Gendered Ideas in the Classroom

We like to think of education as something that doesn’t fall prey to gendered ideas about kids.  As opposed to the toys and stores that cater differently to “girls” and “boys”, the classroom is supposed to be different.  Children are supposed to learn and it shouldn’t matter what sex they happen to be.  Right?

Unfortunately this isn’t always what happens and this can be particularly problematic.  As our society has preconceived notions of what young girls and boys are supposed to behave like, it can be difficult for teachers to separate out what society thinks kids should act like to look at the individual child in question.

“Boys Will Be Boys” and “Girls Will Be Girls”

Our gendered ideas about boys start young and persevere throughout development.  Generally the idea is that boys will be more rambunctious, cannot control themselves as well, will “joke” more, and we should be willing to let more “slide” because, put quite simply, we can’t expect as much from them.  Our ideas about girls are almost illogically opposite.  We both expect more and less of them than we do our boys.  In the classroom, we expect them to show greater self-restraint and yet also often expect less of them academically, especially in certain subjects, despite their proficiency being demonstrated time and again in studies and now in the number of students off to university.

In the younger years, it is expected that boys will be active, won’t sit still long, speak out, and so on.  Girls, on the other hand, are expected to be quieter, sit still, pay attention, and so on.  Except at young ages, both sexes should be active and exploring their environment with differences having more to do with individual personality than sex.  That is, there will be young girls and boys who sit still and are not as active and young girls and boys who will be running around and acting, well, like a kid.  The fact that we don’t see this as frequently in girls has a lot to do with how early we start socializing this behaviour.  The problem is that when a girl acts this way, it can be seen as far more problematic than when the same behaviour comes from a boy.  Teachers may end up scolding the girl more, trying to get her to act more like her female peers who are quieter and easier to manage.  She may be more likely to be seen as defiant or rude.  Yet really she is simply being a child.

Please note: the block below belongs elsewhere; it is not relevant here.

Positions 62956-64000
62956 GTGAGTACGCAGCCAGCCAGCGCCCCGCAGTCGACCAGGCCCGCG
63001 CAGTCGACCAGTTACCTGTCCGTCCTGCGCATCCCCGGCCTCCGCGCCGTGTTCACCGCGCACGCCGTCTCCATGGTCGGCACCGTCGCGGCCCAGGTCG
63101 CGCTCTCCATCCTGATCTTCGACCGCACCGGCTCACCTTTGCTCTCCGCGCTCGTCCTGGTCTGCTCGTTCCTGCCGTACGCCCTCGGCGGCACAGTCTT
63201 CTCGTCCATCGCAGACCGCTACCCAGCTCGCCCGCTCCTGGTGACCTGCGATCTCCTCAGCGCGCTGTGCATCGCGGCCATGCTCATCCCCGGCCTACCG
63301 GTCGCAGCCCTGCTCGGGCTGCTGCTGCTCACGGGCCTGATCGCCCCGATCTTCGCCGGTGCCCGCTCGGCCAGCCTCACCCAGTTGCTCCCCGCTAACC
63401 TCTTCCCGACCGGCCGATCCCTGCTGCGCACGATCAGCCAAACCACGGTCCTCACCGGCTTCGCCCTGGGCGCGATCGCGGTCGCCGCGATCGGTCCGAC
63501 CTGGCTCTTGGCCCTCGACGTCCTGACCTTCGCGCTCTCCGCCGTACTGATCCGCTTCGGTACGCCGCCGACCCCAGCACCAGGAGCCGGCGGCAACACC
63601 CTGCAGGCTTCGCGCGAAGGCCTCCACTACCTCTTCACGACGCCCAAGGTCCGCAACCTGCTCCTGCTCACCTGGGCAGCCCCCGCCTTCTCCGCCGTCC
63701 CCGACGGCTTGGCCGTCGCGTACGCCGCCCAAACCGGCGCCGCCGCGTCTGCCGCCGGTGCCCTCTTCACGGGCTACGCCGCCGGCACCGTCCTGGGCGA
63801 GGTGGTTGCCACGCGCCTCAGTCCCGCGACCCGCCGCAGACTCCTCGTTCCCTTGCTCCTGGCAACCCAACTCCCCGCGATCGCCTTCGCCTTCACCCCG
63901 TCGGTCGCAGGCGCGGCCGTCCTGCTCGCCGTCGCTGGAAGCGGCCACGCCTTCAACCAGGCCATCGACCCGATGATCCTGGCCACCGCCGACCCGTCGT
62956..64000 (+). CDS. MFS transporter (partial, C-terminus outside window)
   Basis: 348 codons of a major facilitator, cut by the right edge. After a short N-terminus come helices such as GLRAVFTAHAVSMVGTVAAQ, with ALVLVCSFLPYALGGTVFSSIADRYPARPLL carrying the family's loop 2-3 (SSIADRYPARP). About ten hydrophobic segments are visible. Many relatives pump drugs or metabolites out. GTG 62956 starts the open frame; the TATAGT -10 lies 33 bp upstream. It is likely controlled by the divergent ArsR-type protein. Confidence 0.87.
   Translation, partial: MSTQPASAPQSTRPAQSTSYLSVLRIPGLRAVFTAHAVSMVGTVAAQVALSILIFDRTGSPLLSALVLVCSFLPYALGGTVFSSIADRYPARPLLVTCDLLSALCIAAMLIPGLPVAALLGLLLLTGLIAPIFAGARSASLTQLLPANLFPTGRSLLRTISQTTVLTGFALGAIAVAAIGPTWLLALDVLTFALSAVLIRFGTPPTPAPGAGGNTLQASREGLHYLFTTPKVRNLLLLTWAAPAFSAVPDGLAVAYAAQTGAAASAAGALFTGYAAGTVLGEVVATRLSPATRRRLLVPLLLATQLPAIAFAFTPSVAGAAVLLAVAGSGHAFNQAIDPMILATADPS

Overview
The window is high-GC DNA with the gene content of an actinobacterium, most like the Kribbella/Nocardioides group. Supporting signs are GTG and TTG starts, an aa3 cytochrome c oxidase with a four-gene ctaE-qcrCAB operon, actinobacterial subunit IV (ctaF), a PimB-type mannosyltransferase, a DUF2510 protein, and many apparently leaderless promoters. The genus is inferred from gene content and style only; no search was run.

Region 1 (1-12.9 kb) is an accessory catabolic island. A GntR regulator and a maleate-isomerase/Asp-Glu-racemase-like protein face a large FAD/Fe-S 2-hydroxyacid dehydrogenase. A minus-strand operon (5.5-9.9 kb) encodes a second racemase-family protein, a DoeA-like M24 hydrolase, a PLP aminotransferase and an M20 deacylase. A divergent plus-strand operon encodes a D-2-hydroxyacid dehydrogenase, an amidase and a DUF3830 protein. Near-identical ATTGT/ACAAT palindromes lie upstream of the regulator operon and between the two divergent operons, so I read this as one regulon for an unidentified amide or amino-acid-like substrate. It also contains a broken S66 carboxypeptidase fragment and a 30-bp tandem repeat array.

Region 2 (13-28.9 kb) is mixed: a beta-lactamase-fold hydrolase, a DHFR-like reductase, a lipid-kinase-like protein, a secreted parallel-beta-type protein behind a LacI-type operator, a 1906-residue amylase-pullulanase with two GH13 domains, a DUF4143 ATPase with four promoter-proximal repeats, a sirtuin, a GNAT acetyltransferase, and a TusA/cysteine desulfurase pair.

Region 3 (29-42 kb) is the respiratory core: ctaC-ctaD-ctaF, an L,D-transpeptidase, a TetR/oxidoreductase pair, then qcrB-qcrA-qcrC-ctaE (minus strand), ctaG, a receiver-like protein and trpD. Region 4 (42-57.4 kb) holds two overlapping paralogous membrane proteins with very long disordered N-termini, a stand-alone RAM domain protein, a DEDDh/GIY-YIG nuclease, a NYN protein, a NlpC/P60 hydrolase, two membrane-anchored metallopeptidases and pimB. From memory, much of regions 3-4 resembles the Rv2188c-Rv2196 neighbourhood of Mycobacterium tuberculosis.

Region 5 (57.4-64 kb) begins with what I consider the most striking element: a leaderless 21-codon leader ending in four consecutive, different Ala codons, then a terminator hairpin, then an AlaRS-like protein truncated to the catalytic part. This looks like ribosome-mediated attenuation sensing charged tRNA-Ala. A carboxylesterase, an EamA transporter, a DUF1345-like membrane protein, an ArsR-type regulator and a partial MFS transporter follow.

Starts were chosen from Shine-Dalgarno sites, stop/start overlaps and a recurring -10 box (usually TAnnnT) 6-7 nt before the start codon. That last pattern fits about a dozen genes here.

In the older years, this attitude is used to dismiss behaviours that are clearly problematic, such as sexual harassment that is actually sadly common in high schools today.  Many high school girls face being told that the bra pulling or cat-calling is all normal and should just be expected because “that’s how boys act”.  This not only reinforces to girls that there is no one supporting their feelings, but it is utterly disrespectful to our boys.  To believe that they are not capable of keeping their hands to themselves or from being rude to the females in their life is to assume they are somehow less than their female counterparts.  The more we assume that, the more we set up an environment where that type of behaviour is not only acceptable, but expected and it is highly insulting to all parties involved.

For our girls, we expect catty, cruel behaviour in the teenage years, yet parents report being called in for any perceived “rude” or “mean” behaviour when the girls are young.  When girls simply speak up and say they don’t want to play with someone, they are labelled “mean” and told they have to include everyone.  The ideas here are that someone else’s feelings are more valid than one’s own.  Likely in part because of this, girls find ways to be subtly mean in order to avoid getting themselves in trouble, leading us down the path towards Mean Girls (which in all fairness is an *awesome* movie).  Girls are seen as untrustworthy and catty, despite female relationships holding an integral role in women’s lives and they can be a source of immense support and care.

I don’t know about anyone else, but I can say that when it comes to consideration and treating others with respect, I don’t have different gendered expectations for my kids.  We can raise children – yes, children – who are caring, compassionate, active, thoughtful, and engaged without worrying about what chromosomes they have.  The classroom is one of the main tools we have to help make this change.  It means we have to focus on honesty with kindness, valuing others, and recognizing the unique temperaments and variables that will influence each child’s behaviour.  Most of all, remember that they are kids and the way we treat them when they are young will shape the way they view the world and those in it when they are older.  Boys and girls don’t have to be thought of as “the same”, but we certainly have no basis to be treating them as differently as we do now.


By Tracy Cassels

November 30, 2015